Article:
The Attorney General’s publication of a risk and needs assessment system was a key requirement of the FSA, signed into law by President Trump on Dec. 21, 2018. The publication of the RNAS report makes the changes in the law to good conduct time effective.
The RNAS is among several robust measures the Department has taken to implement the FSA, which seeks to reduce risk and recidivism among the prison population and assist inmates’ successful reintegration into society. The new system will be used to assess all federal inmates for risk and identify criminogenic needs that can be addressed by evidence-based programs, such as drug treatment, job training, and education. The system was developed in consultation with the FSA-established Independent Review Committee (IRC), the BOP, the National Institute of Justice (NIJ), the Administrative Office of the U.S. Courts, the National Institute of Corrections, and over two dozen stakeholders groups.
The new tool to be used by the BOP is called the Prisoner Assessment Tool Targeting Estimated Risk and Needs (PATTERN). PATTERN is designed to predict the likelihood of general and violent recidivism for all BOP inmates. As required by the FSA, PATTERN contains static risk factors (e.g. age and crime of conviction) as well as dynamic items (i.e. participation or lack of participation in programs like education or drug treatment) that are associated with either an increase or a reduction in risk of recidivism. The PATTERN assessment tool provides predictive models, or scales, developed and validated for males and females separately.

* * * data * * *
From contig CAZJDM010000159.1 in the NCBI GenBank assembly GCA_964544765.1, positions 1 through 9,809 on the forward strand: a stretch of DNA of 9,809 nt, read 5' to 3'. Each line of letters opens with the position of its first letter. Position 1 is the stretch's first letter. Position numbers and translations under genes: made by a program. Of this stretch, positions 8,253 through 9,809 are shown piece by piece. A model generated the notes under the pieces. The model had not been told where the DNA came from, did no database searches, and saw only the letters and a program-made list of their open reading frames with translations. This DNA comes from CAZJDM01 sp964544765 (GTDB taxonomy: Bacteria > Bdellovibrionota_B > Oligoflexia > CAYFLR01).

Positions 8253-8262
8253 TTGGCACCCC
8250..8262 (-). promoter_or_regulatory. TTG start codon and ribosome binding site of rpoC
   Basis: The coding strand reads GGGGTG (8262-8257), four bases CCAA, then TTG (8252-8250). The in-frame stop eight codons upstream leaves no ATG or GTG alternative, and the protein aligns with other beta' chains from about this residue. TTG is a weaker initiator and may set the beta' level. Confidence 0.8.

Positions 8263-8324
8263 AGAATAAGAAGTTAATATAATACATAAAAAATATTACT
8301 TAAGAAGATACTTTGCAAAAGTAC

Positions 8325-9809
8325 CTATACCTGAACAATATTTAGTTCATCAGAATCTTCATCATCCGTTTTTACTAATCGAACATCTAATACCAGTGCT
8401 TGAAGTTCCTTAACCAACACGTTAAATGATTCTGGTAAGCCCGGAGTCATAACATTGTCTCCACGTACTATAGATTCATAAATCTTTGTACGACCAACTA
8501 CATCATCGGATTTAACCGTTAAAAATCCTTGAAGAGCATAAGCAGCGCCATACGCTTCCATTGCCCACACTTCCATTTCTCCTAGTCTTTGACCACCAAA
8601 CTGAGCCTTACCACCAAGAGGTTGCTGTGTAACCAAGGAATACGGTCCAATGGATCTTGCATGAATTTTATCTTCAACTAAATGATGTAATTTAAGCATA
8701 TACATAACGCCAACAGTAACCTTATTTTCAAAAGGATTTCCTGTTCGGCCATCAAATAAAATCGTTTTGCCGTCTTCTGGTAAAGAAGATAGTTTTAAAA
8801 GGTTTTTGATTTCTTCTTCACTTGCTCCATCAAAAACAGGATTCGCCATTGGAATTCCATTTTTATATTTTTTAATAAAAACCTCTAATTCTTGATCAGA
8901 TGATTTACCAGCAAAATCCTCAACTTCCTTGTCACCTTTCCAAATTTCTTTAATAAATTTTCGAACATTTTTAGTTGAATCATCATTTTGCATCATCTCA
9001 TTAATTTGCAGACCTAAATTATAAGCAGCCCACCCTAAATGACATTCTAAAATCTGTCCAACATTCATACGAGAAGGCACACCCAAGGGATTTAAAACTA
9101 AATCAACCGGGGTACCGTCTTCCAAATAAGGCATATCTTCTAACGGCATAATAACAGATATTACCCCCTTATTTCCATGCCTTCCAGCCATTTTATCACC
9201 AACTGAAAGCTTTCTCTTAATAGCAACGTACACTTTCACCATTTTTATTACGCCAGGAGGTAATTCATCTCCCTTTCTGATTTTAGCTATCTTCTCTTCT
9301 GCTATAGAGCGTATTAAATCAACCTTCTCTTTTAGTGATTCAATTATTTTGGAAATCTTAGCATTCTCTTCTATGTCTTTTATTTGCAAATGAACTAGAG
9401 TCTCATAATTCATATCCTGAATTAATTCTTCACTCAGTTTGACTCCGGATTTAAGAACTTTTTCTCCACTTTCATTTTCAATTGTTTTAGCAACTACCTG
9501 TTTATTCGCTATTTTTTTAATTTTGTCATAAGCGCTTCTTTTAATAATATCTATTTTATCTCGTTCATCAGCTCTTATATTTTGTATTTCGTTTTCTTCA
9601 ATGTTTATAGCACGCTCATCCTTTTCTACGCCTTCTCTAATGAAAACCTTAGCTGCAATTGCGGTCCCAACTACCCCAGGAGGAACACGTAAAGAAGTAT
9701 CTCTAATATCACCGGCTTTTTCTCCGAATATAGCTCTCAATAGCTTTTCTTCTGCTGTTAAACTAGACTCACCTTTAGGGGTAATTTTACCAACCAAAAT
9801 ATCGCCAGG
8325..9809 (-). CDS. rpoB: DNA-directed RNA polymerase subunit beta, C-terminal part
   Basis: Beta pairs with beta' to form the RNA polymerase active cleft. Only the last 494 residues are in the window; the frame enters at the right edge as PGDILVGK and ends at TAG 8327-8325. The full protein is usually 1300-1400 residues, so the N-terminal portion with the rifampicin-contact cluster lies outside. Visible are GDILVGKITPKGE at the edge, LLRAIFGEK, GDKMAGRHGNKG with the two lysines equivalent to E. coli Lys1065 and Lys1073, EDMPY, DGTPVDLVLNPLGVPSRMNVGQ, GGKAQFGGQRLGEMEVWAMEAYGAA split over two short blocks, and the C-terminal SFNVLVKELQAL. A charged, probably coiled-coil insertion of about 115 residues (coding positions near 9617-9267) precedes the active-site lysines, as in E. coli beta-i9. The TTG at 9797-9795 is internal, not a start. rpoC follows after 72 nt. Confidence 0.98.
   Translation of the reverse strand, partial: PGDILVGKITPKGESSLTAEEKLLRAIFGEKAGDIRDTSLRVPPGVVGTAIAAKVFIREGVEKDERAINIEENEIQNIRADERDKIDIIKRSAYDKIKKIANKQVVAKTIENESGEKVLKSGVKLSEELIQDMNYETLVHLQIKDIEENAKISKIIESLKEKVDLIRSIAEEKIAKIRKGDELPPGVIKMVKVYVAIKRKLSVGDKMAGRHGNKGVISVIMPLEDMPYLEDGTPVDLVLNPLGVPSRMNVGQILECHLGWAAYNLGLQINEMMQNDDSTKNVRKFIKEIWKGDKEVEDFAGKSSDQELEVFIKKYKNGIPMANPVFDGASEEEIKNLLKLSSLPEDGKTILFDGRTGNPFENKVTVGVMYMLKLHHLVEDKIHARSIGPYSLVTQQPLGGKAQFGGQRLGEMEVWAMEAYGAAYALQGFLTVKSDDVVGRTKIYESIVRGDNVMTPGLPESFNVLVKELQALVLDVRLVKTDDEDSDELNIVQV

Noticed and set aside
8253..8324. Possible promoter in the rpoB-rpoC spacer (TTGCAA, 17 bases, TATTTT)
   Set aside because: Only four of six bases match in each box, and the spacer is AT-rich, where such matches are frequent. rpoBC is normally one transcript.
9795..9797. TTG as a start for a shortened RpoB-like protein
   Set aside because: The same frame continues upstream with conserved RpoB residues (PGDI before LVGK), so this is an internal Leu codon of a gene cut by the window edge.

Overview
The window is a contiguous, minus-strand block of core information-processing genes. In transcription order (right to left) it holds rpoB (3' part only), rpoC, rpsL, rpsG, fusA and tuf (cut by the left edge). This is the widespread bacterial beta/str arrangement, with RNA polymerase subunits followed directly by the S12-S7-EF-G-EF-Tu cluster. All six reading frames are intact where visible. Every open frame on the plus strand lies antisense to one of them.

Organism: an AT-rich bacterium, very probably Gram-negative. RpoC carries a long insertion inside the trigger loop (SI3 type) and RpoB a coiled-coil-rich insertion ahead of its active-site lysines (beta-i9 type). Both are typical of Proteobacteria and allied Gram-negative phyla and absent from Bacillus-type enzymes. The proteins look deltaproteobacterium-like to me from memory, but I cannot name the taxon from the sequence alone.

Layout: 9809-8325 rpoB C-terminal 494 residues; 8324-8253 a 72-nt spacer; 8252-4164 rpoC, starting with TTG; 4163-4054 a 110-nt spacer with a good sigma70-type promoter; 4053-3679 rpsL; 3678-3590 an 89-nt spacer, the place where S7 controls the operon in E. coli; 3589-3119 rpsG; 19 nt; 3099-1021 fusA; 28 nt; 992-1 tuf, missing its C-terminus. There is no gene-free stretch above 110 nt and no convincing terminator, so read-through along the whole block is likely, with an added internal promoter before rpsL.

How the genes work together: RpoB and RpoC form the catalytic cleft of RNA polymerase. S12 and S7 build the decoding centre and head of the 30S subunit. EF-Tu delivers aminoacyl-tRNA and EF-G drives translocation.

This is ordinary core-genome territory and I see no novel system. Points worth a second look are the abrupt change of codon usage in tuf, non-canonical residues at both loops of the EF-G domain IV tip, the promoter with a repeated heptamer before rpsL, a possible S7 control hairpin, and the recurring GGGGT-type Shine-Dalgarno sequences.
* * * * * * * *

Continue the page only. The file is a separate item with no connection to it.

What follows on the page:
The PATTERN assessment, modeled specifically for the federal prison population, achieves a higher level of predictability and surpasses what is commonly found for risk assessment tools for correctional populations in the U.S.